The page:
formerly The Alliance for Traffic Improvement
Seeking cost effective ways to reduce traffic congestion on Oahu
September 5, 2005
Brennan was more than just wrong:
The Mayor's press secretary, Bill Brennan, wrote an article for the Advertiser three weeks ago, "Rail enemy doesn't know what he's saying," in which he hammered Cliff Slater for saying the 1992 plan was heavy rail, not light rail. Brennan said, "It was light rail by any industry standard. Ask the real experts. Check the newspaper clippings."
We did better than that we checked the city's website and also the 1992 Environmental Impact Statement (FEIS). Here's what the city's website says:
Light rail transit (Or LRT) 1. An electric railway with a "light volume" traffic capacity compared to heavy rail. Light rail may use shared or exclusive rights-of-way, high or low platform loading and multi-car trains or single cars. Also known as "streetcar," "trolley" and "tramway." ) 2. Lightweight passenger rail cars operating singly (or in short, usually two-car trains) on fixed rails in right-of-way that is not separated from other traffic for much of the way. Light rail vehicles are driven electrically with power being drawn from an overhead electric line via a trolley or pantograph 3. Streetcar: urban transit which uses predominantly reserved but not always grade-separated rights-of-way with electrically powered rail vehicles that operate alone or in trains. 4. A rail transit system that can operate on a variety of rights-of-way, from on-street to grade-separated. It typically uses articulated vehicles powered by an overhead electric catenary and connects activity centers within an urbanized area.Heavy rail. 1. An electric railway with the capacity for a "heavy" volume of traffic and characterized by exclusive rights-of-way, multi-car trains, high speed and rapid acceleration, sophisticated signaling and high-platform loading. 2. High-speed, passenger rail cars operating singly or in trains of two or more cars on fixed rails in separate rights-of-way from which all other vehicular and pedestrian traffic is excluded. 3. "Rapid rail" transit service using rail cars powered by electricity which is drawn from a third rail and usually operated on exclusive rights-of-way. It generally uses longer trains and has longer spacing between stations than light rail.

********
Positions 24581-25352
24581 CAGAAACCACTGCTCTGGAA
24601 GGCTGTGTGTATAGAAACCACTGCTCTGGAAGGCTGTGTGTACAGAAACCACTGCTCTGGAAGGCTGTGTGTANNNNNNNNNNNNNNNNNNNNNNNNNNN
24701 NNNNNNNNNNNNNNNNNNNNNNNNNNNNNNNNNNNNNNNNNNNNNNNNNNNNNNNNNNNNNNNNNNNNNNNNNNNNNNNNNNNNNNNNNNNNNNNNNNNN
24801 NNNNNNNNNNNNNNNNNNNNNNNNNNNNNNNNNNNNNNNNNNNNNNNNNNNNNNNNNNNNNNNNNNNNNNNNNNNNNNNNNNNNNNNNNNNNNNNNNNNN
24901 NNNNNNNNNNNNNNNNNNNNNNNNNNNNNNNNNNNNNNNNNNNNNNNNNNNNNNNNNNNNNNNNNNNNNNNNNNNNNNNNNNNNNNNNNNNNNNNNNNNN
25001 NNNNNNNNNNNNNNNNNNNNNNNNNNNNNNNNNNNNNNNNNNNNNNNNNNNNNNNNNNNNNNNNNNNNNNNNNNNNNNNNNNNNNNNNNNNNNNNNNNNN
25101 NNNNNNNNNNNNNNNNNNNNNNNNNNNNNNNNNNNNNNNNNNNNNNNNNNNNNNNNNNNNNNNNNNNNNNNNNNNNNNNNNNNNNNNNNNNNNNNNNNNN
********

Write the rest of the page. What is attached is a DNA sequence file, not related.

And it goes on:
The City's 1992 FEIS, pages G-4 & 5, has the same definitions as does the American Public Transportation Association and the federal government; these are accepted urban transportation definitions.
The FEIS, page 2.23, also makes it clear that the 1992 trains were to get electricity "from a third rail" and "operate on exclusive rights-of- way."
Another reminder: When Councilmember Gary Gill got his first look at what they were actually going to get when the spin was all over, he cried, "My God! It's a train. A Godzilla of a train."
Of course, it was a train. Just like the next one has to be a train.
Do these City people have no shame at all?
September 4, 2005
OMPO to hold meetings on new transportation plan:
Three regional public meetings will be held to solicit public input that can help identify Oahu Regional Transportation Plan alternatives. These regional meetings will have an open house format starting at 6:30 p.m. with a brief presentation beginning at 7:15 p.m. These meetings are scheduled for:
If you are unable to attend one of these regional meetings, the same information will be presented at a meeting of the OMPO Citizen Advisory Committee. There will be no open house at this meeting; the meeting will start at 4:00 p.m. on Wednesday, September 21, 2005, Mayor’s Conference Room, Honolulu Hale, Room 301. More information is available here.
Katrina: O'Toole says lack of autos an issue:
Thoreau Institute Economist Randal O'Toole in, "Lack of Automobility key to New Orleans tragedy," cites very low auto ownership in that city as a major issue. Some 35 percent of New Orleans' black families do not own automobiles. The New York Times quotes a sociologist there as saying, "Maybe it's just an in-the-face version of something I already knew," he said. "All the people who don't get out, or don't have the resources, or don't believe the warning are African-American."
"The white people got out," declared the New York Times today. But, as the article in the Times makes clear, the people who got out were those with automobiles. The Times quotes one official as saying, "The evacuation plan was really based on people driving out." Those who stayed, regardless of color, were those who lacked autos.
Check the Thoreau Institute website for this and other articles. However, with titles like, "Is Smart Growth a United Nations Conspiracy?" and "Is Sprawl a Defense Against Terrorism?" it is not for the faint of heart. O'Toole is an original thinker and his writings are well worth a visit.
September 1, 2005
Memory lane reminder: Architects opposed Nimitz rail alignment:
In August 1992, longtime rail transit supporters, the American Institute of Architects, Hawaii Chapter, announced their opposition to an elevated rail line along the waterfront. They said that, "An elevated guideway along Nimitz Highway in downtown would create a physical and psychological barrier between downtown, Chinatown and the harbor. Honolulu Harbor is a special asset and should not be isolated. Few cities can have the heart of their downtown connected to the waterfront as Honolulu has in years past. With the opportunity now at hand to fully re-establish that connection, it would be a major mistake to construct a barrier that will be there for the foreseeable future. Nowhere else is the alignment currently planned along the water's edge. Other cities are removing barriers from their harbors." (Source: Hawaii Architect, August 1992) The article contained their two renderings shown on the blue tabs to the left, "How the rail looks" # 1 and # 2.
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